‘Musical duct tape’ in Avon
Vail, CO Colorado
As a young child, musician Michal Menert fled then-communist Poland with his parents. They eventually landed in Fort Collins, where he still lives Saturday. Not surprisingly, growing up a political refugee affected the way Menert views society and his place within it, he said.
“I realized early on that the real opportunity I was given by fleeing to the states was a chance to follow my own dream,” said Menert, who is perhaps best-known for co-producing the Pretty Lights album “Taking Up Your Precious Time” with childhood friend Derek Vincent Smith. “It may sound cheesy, but to me, my family represents the ‘American Dream.’ My mother didn’t speak a word of English when we first arrived. She was busing tables, my father was a janitor. They worked their way up to their dreams, to owning property and traveling the world, my mother got her doctorate … it gave me the confidence to follow my passion for music.”
That passion will be on display Saturday at Agave in Avon when Menert performs with Prepschool and Paul Basic. The show starts at 10 p.m. and tickets are $10 at the door.
As a child, Menert’s music-loving father, a drummer in a rock band in 1970s Poland, exposed him to a wide variety of Eastern and Western music.
“He would bring back stacks of vinyl, and not just the top 40 … he loved avant garde synthesizer sound-scape artists like Klaus Schultze, obscure acts like The Residents,” Menert remembered. “He also exposed me to a lot of great Eastern European music, which I’ve been collecting on vinyl for my own library. He gave me my first Dead Kennedy’s on wax, so he definitely infused me with wide variety of musical styles.”
Menert describes his music as a “sample collage, with electronic texture and modern production.” Though there are some songs in his live set where every sound has been created by him, from guitar and clarinet to keys, he also loves to play other people’s music. Sometimes he’ll use 10 or more samples per song, stealing bits from various genres and eras, to create “a fusion that wouldn’t ever be possible sonically without a time machine and musical duct tape.”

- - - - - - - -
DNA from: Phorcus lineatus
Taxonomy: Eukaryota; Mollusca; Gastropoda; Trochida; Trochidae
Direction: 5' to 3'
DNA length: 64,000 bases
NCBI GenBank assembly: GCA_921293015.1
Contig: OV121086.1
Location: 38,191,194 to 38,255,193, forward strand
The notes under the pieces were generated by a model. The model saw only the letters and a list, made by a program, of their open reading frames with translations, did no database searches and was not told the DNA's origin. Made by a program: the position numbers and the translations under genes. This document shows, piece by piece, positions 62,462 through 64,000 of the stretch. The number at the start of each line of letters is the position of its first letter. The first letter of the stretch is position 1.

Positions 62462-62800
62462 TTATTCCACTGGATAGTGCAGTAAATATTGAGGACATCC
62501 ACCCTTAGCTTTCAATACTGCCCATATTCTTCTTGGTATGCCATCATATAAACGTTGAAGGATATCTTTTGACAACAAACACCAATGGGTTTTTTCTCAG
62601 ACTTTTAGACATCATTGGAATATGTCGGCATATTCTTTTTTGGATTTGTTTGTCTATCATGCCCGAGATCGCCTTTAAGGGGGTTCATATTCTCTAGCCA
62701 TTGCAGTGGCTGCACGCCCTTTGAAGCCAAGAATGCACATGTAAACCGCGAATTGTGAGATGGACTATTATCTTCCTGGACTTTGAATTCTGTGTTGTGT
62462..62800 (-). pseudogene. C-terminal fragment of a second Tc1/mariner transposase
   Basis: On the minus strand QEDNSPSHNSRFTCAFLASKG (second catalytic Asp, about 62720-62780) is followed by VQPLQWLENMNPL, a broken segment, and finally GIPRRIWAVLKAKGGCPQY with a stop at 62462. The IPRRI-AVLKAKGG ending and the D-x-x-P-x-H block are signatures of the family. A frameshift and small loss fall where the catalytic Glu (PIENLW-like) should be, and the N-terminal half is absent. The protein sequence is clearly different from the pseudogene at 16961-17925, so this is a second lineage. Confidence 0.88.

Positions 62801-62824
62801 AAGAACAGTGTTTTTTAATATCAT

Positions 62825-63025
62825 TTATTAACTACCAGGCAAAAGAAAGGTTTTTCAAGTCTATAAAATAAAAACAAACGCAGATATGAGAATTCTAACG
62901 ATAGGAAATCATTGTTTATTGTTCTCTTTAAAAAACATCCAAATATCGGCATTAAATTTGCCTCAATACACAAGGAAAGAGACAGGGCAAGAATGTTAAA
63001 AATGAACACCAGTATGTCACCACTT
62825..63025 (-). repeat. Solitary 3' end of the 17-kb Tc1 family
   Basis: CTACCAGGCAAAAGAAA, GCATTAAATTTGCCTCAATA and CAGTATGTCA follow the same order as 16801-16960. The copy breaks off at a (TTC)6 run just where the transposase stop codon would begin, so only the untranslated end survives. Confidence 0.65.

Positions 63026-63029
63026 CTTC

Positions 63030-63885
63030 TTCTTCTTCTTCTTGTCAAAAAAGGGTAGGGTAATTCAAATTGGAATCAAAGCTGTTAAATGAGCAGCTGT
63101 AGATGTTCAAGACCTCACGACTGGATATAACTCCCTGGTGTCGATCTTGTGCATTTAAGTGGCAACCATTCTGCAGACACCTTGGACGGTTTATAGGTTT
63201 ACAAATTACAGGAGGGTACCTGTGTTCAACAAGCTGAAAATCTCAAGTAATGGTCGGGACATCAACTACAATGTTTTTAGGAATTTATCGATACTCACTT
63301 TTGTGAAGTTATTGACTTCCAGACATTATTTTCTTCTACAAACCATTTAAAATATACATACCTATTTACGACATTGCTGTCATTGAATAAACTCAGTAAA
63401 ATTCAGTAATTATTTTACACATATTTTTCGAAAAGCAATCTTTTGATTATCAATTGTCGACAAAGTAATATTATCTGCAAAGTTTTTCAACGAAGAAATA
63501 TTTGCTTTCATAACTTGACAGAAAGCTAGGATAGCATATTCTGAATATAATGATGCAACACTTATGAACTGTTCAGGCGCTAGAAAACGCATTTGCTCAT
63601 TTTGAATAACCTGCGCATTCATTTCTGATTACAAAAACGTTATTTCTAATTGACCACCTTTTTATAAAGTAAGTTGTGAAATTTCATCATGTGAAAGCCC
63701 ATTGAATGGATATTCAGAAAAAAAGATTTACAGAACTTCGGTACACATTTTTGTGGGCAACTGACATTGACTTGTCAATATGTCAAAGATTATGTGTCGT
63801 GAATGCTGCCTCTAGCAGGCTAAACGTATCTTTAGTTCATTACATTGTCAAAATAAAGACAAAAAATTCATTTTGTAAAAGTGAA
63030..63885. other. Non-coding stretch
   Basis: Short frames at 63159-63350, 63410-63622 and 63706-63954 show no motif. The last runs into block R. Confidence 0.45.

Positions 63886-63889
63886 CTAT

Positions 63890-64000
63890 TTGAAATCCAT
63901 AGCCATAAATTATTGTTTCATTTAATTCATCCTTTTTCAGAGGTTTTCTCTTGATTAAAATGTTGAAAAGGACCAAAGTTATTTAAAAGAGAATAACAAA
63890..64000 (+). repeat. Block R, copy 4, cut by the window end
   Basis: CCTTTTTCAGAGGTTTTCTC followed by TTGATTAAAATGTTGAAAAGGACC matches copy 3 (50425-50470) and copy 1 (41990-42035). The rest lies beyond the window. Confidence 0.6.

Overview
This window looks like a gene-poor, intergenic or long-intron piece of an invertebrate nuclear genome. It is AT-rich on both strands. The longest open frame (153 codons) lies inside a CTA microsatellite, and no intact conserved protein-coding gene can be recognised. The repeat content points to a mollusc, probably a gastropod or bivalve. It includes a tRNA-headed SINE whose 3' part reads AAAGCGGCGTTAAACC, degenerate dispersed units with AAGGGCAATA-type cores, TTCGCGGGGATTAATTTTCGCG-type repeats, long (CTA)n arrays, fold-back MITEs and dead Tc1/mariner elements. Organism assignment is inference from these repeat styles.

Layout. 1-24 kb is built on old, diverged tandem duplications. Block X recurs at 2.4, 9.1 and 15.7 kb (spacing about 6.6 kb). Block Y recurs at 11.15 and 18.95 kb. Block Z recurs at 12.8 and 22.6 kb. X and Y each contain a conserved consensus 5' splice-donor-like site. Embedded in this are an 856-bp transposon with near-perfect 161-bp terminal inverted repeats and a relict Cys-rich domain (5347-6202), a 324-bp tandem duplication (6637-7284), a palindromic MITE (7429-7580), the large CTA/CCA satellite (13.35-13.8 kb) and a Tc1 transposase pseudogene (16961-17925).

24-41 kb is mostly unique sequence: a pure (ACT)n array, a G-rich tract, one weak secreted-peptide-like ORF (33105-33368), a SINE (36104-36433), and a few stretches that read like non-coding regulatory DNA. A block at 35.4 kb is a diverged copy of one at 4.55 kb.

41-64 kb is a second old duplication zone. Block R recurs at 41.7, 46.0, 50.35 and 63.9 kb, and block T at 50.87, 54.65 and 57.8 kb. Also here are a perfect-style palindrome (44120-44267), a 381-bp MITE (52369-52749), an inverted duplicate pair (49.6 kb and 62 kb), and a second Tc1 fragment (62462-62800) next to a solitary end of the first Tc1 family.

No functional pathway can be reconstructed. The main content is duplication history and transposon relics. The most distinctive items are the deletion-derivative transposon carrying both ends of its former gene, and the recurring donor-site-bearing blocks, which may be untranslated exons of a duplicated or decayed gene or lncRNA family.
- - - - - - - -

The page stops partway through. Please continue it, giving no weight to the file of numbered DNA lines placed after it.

Whereas some electronic producers frown on sampling, Menert disagrees.
“I feel it gives forgotten moments in music a second chance,” he said.
His new solo album, “Dreaming of a Bigger Life,” combines obscure vintage samples from both Eastern European and Western vinyl with organic hard-hitting beats. While Menert was creating the album, he was also taking care of his father as he battled cancer.
“It’s an album about the time in life when the odds are against you,” he said. “I was living at home with him, watching him go through these trials, and he never lost his positive outlook, never gave in. The album worked out almost effortlessly at times in regards to reflecting what I was going through and what I thought he was going through.”
With song titles like “Lights Out” and “Tomorrow May Never Come,” and lyrics such as “I see my coffin coming, I’m leaving in the morning mama, but I don’t know where to go,” and “where do we go when our lights go out?” the album speaks of the uncertainty of tomorrow.
“All of the vocal samples I was coming across touched so close to home,” Menert said.
His father died a week before the album was released.
For Menert, the definition of “a bigger life,” is simple.
“A bigger life is a life without the suffering and inequalities we are surrounded by,” he said. “It was me seeing my father, who had always been a giving, honest man, getting stripped of his quality of life, and dreaming of a world where he was able to reap the benefits of the life he lived. It has nothing to do with money or fame, just the life we feel as a child, where the world seems so big and the possibilities are limitless.”
High Life Editor Caramie Schnell can be reached at 970-748-2984 or email@example.com.
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